"Yeah, maybe," Phin says. Nebulous does not appear to appeal to him. Though it does seem to make him think of something. Which he does not immediately speak on. He regards the chaplain a beat and finally says, "If I ask you something, will you tell me what you really think? Not what you're supposed to say or what you think I need to hear or whatever?"

"I will." Iphigenia promises, without any further flourish on the statement.

"Do you really believe in the gods?" The question's prodding, but not really challenging. Phin's genuinely curious. "And if you do…why? I mean, what makes that make sense to you?"

"I do." Iphigenia says. "And it's a good question, worth answering honestly. "I believe in the gods because from what I've seen in both human nature and nature itself, the design of it is so…elegant, that there seems no way to me there could not be a greater power responsible for it. And because, quite simply, in my personal experience, I have felt the touch of the sacred. But it's only real for me, Ensign, and my experience is mine alone, and the medium of your own truth is your own experience."

Her answer seems to satisfy Phin, at least in the specifics of what he'd requested of her. "I haven't, I guess. Felt anything like that. And in like a general sense…I could never wrap my head around it. My old Headmaster used to say the gods had a plan for us. And our trials were like tests. To make us strong. But that never seemed…I mean, there's a lot of really messed up things that happens to people. And a lot of good things, lucky breaks you get and maybe somebody who deserved it more or who'd been through worse didn't. But there doesn't seem to be any reason behind those, either. Like…all of us even being alive, on this ship, pretty safe considering. Compared to the people on Picon, or the ones who died back on the colonies. And I could just never…either the gods have a plan, and it includes all of that, and it's pretty awful, in a lot of ways. Or everything is just totally random. And I guess I'd almost rather it be random, if those're the choices."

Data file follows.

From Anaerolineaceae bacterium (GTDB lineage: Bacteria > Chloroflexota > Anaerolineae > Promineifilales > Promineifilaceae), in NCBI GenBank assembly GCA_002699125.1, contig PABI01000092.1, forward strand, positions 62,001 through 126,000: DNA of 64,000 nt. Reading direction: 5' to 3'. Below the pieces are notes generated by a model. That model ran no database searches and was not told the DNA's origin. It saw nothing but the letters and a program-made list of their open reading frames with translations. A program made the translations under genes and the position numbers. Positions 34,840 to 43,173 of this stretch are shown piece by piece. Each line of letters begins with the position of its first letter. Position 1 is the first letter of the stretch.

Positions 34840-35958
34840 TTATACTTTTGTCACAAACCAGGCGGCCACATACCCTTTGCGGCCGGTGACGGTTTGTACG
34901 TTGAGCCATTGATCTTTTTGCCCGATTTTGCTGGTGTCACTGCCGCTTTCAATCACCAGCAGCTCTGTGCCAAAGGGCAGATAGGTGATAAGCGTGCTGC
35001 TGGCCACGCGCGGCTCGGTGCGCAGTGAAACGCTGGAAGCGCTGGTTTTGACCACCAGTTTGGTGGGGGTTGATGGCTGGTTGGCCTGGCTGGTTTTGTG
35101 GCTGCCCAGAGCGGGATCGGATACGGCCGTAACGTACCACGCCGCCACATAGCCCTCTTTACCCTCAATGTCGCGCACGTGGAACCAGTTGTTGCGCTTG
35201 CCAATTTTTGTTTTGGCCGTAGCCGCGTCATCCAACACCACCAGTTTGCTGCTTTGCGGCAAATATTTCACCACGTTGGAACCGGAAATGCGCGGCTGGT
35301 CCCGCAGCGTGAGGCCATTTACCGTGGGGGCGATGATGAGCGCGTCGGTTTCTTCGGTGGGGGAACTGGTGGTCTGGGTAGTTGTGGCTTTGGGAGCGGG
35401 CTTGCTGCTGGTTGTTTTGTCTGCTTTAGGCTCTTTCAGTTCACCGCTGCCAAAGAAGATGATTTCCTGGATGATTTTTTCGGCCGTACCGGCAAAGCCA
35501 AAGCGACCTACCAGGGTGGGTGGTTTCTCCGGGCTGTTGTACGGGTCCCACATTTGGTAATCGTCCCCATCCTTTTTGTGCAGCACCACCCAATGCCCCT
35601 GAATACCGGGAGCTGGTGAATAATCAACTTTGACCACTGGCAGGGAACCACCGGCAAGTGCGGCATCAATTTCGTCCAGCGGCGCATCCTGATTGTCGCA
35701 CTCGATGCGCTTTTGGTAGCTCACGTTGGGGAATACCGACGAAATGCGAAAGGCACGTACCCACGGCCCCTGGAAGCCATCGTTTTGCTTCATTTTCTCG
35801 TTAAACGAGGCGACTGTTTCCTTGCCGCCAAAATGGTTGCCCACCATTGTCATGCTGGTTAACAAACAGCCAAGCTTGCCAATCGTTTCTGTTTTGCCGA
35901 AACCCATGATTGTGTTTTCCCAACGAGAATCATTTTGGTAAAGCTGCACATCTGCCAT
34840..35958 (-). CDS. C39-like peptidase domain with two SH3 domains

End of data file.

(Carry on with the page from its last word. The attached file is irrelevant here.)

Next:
Iphigenia pauses a moment, reflective as she considers Phin's words. "The Sacred Scrolls say that all of this has happened before, and all of this has happened again. I think that to a degree, the gods may intervene when we ask them, but ultimately, choices are our own. And choices make up the bulk of our fate. Maybe those choices are pre-ordained…and maybe not. I don't know if the gods have a plan, but I do believe they watch us."

"You've got to believe you have some control of your choices. Doesn't seem like there'd be much point otherwise," Phin says. The idea of the gods watching them makes him let out a small "Heh." The laugh isn't really derisive, though. "I wonder what they think. If they do."

"I think that depends entirely on the gods. I know I have moments where I feel like or more of them is laughing at me." she confesses wryly.

Phin crooks a very slight grin at that. "Yeah. That I can believe. I mean, not at you, Sister. But just, people in general." Another pause. "Do you mind if I ask what it was? Where you felt like you were touched by the sacred? I mean, it's OK if you don't want to say. It sounds kind of private. But, like, how could you even tell?"

"There's been more than one moment. And not all of those touches has been pleasant." She considers what to tell him for a moment, and then Iphigenia notes, "One of the more pleasant, recent experiences I had was back during Saturnalia. Determining the King of Fools, and calling upon the Lords of Kobol at the bonfire. It was like something surging through me, making everything hazy. And no," she can't help but grin, "I hadn't been drinking, nor ingesting chamalla."